How to be a more generous person. This one bothers me. All my life I’ve struggled with “security” and that has led me to not be as generous as I should have been. When will I learn that my security doesn’t lie in the bank account, but in the God Who holds me, my family, and my future in His hand?

James 1:22-24 (MSG) – Don’t fool yourself into thinking that you are a listener when you are anything but, letting the Word go in one ear and out the other. Act on what you hear! Those who hear and don’t act are like those who glance in the mirror, walk away, and two minutes later have no idea who they are, what they look like.

Thank you for sharing this walk with me!

PRAYER: Lord, thank you for the six and one-half decades of life which you’ve blessed me with. I am thankful and blessed because of You. Help me now to not just look in the mirror of my life reflected in Your word, but to act on what your Spirit shows me that my remaining time may glorify You. In Jesus’ name, Amen.

Copyright by 2017 by Galen C. Dalrymple.  ><}}}”>

DayBreaks for 6/29/16 – The Birthday Boy Ponders Life

DayBreaks for 6/29/16 – The Birthday Boy Ponders Life

Galen is on vacation. From the DayBreaks archive, June 2006:

Sixty-four years ago today, I emerged into a world that was locked in a Cold War, the Yankees were the dominant force in professional sports, and my parents welcomed me into their growing family (I’m really not sure how my sister felt about me at that exact moment, though.)  They took me home to the little farm house in Greene County, Iowa, that I would know as home for the first 9-10 years of my life.  I didn’t think much about life when I was young.  After all, why should I?  It stretched out like I-80 through Nevada – as far as one could see – with no end in sight, not even a bend in the road. 

But life isn’t really like that, is it?  There are things that make us focus a bit more on life itself as we get older.  A classmate in your senior year who has their life snuffed out one Saturday night by a drunk driver.  A friend whose car is struck crossing a railroad track – with near fatal results.  A move from one state to another with the broken hearts of all involved for friends left behind.  The simple reality is that life is full of nothing but bendy roads, and the road has a very definite end – we just can’t see it very often.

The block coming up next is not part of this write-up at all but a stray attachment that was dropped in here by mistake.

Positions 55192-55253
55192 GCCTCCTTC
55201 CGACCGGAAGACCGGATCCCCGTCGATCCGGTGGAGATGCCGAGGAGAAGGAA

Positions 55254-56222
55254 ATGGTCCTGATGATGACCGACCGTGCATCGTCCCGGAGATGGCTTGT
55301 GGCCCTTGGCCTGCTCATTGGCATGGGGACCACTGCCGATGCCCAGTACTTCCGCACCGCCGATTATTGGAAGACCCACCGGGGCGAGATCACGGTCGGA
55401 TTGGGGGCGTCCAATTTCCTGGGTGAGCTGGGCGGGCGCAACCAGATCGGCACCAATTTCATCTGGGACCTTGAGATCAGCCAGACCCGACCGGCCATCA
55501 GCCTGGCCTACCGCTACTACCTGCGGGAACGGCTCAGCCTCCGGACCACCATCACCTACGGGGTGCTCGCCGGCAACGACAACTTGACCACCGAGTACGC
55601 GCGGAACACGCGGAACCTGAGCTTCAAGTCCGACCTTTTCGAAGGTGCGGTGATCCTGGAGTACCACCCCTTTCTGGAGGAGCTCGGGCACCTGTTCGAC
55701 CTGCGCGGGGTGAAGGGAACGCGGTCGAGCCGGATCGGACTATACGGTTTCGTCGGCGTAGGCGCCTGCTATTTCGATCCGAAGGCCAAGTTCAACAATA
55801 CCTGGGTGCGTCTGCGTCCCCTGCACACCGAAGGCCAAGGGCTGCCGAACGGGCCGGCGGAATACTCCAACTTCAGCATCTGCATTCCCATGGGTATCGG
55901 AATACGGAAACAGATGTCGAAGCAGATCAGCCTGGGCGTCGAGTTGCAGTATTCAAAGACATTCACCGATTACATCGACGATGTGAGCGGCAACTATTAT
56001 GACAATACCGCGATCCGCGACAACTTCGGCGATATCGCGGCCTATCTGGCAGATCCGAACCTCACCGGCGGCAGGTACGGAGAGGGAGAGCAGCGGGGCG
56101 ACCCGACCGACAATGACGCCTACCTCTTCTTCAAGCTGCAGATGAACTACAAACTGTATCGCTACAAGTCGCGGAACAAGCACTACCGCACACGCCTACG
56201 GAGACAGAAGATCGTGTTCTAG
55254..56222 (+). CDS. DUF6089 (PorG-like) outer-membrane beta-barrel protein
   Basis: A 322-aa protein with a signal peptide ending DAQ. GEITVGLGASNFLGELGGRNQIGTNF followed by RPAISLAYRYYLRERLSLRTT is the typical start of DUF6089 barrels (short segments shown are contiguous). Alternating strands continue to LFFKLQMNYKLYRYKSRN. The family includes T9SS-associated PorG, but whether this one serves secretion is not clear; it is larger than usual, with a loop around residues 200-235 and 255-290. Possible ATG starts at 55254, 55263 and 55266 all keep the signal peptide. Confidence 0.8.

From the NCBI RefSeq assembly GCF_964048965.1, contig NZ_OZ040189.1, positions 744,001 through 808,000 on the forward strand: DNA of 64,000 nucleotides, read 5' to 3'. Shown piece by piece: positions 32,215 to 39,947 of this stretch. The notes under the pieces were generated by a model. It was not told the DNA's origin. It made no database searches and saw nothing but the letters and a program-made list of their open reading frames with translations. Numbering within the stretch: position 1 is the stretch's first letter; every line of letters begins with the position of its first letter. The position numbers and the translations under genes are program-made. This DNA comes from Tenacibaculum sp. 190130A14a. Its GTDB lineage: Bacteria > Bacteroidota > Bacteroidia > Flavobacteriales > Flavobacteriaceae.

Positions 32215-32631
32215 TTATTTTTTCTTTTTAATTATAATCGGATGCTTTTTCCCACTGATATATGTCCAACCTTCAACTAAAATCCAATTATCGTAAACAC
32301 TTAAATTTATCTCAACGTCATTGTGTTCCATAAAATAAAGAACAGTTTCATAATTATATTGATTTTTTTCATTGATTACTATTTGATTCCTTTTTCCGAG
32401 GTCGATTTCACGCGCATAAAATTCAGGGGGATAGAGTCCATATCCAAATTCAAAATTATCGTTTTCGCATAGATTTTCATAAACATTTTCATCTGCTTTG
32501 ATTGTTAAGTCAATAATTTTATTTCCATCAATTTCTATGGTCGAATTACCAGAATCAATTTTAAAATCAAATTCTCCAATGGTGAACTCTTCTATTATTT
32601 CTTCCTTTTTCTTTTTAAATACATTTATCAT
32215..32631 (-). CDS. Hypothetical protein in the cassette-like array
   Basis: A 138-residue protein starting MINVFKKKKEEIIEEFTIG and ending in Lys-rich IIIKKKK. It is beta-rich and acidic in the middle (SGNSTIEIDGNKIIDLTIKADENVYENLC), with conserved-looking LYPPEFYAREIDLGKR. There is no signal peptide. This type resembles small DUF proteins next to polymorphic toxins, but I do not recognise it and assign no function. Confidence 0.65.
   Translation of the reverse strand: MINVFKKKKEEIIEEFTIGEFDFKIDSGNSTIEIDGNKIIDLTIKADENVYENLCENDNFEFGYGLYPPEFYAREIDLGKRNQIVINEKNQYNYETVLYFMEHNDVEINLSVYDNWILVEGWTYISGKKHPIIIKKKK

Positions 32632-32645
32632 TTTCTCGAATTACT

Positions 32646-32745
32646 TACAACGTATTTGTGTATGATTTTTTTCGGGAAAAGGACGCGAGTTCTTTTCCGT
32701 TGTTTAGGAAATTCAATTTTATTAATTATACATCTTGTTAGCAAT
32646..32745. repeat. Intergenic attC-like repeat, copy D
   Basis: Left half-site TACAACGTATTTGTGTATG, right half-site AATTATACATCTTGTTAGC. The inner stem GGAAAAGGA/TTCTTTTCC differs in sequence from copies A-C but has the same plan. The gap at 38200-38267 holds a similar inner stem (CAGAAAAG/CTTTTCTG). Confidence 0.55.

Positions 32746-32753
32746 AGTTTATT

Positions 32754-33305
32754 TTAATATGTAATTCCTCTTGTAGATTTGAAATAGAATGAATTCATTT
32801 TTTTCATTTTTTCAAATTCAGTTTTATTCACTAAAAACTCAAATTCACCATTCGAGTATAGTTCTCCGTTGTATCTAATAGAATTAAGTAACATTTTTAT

As I contemplate my life today, I think that I’m beginning to see where the road may end.  At least, I know for sure that there will be a DEAD END sign in my future.  And that, is a good thing to know, isn’t it?  I don’t know when I’ll come around a corner and see that sign, but it is good to know that it will show up.  I wouldn’t have always said that, because as a typical younger person, I was too busy living life to contemplate the alternative – and I had no interest or desire to die.  I still enjoy life – I love it, in fact, but the alternative to life in this world for believers is not at all bad.  Not bad at all.  I think, however, that the key to coming to that contentment is found as “the alternative to life in this world…”.  This world just isn’t that pretty of a place anymore.  When you can begin to hear the sounds of the heavenly chorus, and you learn that you can never be good enough, wise enough, righteous enough and as a result you throw yourself totally upon His mercy and love, there is a peace that is inconceivable.  It’s not even a resigned reluctance, but more of an eager anticipation for the journey ahead.

But for today, or this moment at least, I’m here until my Father calls me home.  That means that it’s still His will for me to be here – and for you to be here, too.  He’s got something for us yet to do before we go home.  But if the story of the 5 wise and 5 foolish virgins says anything to us, it should tell us that we need to keep our bags packed and ready to go at a moment’s notice.

Matthew 25:13 (NIV) – Therefore keep watch, because you do not know the day or the hour. 

PRAYER:  God, with each day, help us to have our bags packed a little more fully, a little more completely, so that when You do come for us, we will not only be found ready, but eager, to go with You.  Thank You for the forgiveness that assures us of Your love.  In Jesus’ name, Amen.

Copyright 2016, Galen C. Dalrymple. All rights reserved.